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Current clinical diagnosis of long-QT syndrome (LQTS) includes genetic testing of family members of mutation positive patients. The present study was designed to assess the clinical course of individuals who are found negative for the LQTS-causing mutation in their families.
Multivariate Cox proportional hazards model was used to assess the risk for cardiac events (comprising syncope, aborted cardiac arrest [ACA], or sudden cardiac death [SCD]) from birth through age 40 years among 1828 subjects from the LQTS Registry who were found negative for their family LQTS-causing mutation. The median QTc of study subjects was 423 msec (interquartile-range: 402–442 msec). The cumulative probability of a first syncope through age 40 years was 15%. However, only 2 patients (0.1%) experienced ACA and none died suddenly during follow-up. Independent risk factors for syncope in genotype negative subjects included female gender (HR 1.60, p = 0.002), prolonged QTc (HR = 1.63 per 100 msec increment, p = 0.02), family history of ACA or SCD (HR = 1.89, p = 0.002), and LQT2 vs. LQT1 family mutation (HR = 1.41, p = 0.03). Subgroup analysis showed that the presence of the K897T polymorphism in the LQT2 gene in an affected family was associated with an 11-fold (p = 0.001) increase in the risk of recurrent syncope in genotype negative subjects.
Our findings suggest that cardiac events among genotype-negative family members of LQTS patients are dominated by nonfatal syncopal episodes without occurrence of sudden cardiac death. The risk for nonfatal events in this population may be mediated by the presence of common polymorphisms in LQTS genes.
Congenital long QT syndrome (LQTS) is an inherited channelopathy associated with variable penetrance, prolongation of the heart-rate corrected QT interval (QTc), and an increased risk for syncope and sudden cardiac death (SCD) due to ventricular tachyarrhythmias1. Genetic testing provides important information for diagnosis, risk stratification, and management of patients with LQTS2–6. To date, more than 600 mutations have been identified in 13 LQTS genes, with the LQT1, LQT2 and LQT3 genotypes comprising more than 95% of genotype positive LQTS and approximately 75% of all patients with LQTS7–8.
The current clinical diagnosis of congenital LQTS includes genetic testing of family members of identified LQTS probands. However, the clinical course of individuals who are found negative for the LQTS-causing family mutation is unknown. Specifically, data regarding the risk for syncope and life-threatening events in this population are limited. Accordingly, the present study was carried out in a large cohort of genotype-negative family members from genotype-positive families enrolled in the International LQTS Registry. We investigated the risk for, and the factors associated with, cardiac events in this mutation-negative group of patients.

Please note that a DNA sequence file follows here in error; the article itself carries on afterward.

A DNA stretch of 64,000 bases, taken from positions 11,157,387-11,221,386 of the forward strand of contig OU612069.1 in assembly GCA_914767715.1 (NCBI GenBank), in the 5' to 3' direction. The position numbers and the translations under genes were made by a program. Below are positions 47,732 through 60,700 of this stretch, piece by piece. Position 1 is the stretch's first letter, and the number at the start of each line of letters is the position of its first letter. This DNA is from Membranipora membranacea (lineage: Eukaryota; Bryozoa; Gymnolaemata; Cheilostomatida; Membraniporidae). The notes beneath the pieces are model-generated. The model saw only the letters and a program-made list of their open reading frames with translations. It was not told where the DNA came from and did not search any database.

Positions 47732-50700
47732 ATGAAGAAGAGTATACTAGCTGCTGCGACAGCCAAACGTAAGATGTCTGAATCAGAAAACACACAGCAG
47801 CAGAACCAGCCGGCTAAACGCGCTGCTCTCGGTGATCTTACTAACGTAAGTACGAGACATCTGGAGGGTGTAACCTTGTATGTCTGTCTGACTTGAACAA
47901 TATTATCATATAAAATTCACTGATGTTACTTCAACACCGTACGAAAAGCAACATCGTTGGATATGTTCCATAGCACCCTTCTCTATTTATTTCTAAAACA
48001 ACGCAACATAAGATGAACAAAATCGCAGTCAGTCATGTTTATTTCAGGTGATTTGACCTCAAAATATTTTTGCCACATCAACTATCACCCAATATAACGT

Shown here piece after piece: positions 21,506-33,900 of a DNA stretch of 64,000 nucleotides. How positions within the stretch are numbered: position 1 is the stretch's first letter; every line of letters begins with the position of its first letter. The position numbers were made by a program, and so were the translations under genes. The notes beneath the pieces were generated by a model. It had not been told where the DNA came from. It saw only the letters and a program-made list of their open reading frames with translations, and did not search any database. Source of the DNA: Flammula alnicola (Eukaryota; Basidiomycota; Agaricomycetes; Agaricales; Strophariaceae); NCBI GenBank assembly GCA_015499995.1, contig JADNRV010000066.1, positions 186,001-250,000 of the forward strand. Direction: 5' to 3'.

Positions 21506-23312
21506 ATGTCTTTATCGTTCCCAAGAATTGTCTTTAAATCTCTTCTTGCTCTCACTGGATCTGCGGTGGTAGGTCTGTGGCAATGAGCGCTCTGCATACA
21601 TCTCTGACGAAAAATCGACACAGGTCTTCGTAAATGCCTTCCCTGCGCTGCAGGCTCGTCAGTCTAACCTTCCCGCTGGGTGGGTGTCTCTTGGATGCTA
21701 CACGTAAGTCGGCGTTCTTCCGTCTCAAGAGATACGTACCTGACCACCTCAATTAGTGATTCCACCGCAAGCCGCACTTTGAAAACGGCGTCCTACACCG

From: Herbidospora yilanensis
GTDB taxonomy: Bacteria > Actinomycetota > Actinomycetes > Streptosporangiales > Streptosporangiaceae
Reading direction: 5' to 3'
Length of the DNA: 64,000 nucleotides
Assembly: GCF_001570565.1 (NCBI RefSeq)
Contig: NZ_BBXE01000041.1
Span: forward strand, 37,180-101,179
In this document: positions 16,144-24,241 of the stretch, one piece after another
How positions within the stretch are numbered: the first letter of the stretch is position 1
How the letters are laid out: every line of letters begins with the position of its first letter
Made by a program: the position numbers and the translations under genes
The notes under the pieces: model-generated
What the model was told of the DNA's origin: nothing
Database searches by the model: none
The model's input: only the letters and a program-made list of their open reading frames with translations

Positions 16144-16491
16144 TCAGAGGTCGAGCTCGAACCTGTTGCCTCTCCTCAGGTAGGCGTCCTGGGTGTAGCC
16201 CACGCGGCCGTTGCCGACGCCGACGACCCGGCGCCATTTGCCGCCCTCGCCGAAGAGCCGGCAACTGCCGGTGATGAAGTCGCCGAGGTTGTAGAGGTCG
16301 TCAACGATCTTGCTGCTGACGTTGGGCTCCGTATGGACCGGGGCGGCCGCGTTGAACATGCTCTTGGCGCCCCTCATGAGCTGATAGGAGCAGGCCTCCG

Patients were included in the study if they were genetically tested and found negative for the family’s LQTS causing mutation (KCNQ1, KCNH2, or SCN5A). Subjects related to family probands who had multiple gene mutations were excluded from the study. The current study included patients from the US and Israeli portions of the international LQTS Registry since only patients from these centers met the inclusion criteria of genetic testing among family members of LQTS mutation positive patients. The final study sample comprised 1828 subjects who were genotype negative for a known family mutation. All subjects or their guardians provided informed consent for the genetic and clinical studies.
The KCNQ1, KCNH2, and SCN5A mutations were identified with the use of standard genetic tests9–11 performed in academic molecular-genetic laboratories (including the Functional Genomics Center, University of Rochester Medical Center, Rochester, NY; Baylor College of Medicine, Houston, TX; Mayo Clinic College of Medicine, Rochester, MN; and Boston Children’s Hospital, Boston, MA) and by commercial genetic laboratories (including GeneDx, Gaithersburg, MD; and PGx Health [FAMILION], New Haven, CT).
Data regarding the co-existence of LQTS-related gene polymorphisms, in addition to the LQTS-causing mutation, were collected for first degree family members of 218 study subjects. LQTS-gene polymorphisms were evaluated in the 5 most common LQTS genes: KCNQ1, KCNH2, SCN5A, KCNE1, and KCNE2. The frequency of the specific polymorphism in the families of the 218 study subjects, by family LQTS mutation, is presented in the supplementary appendix (Table 1S).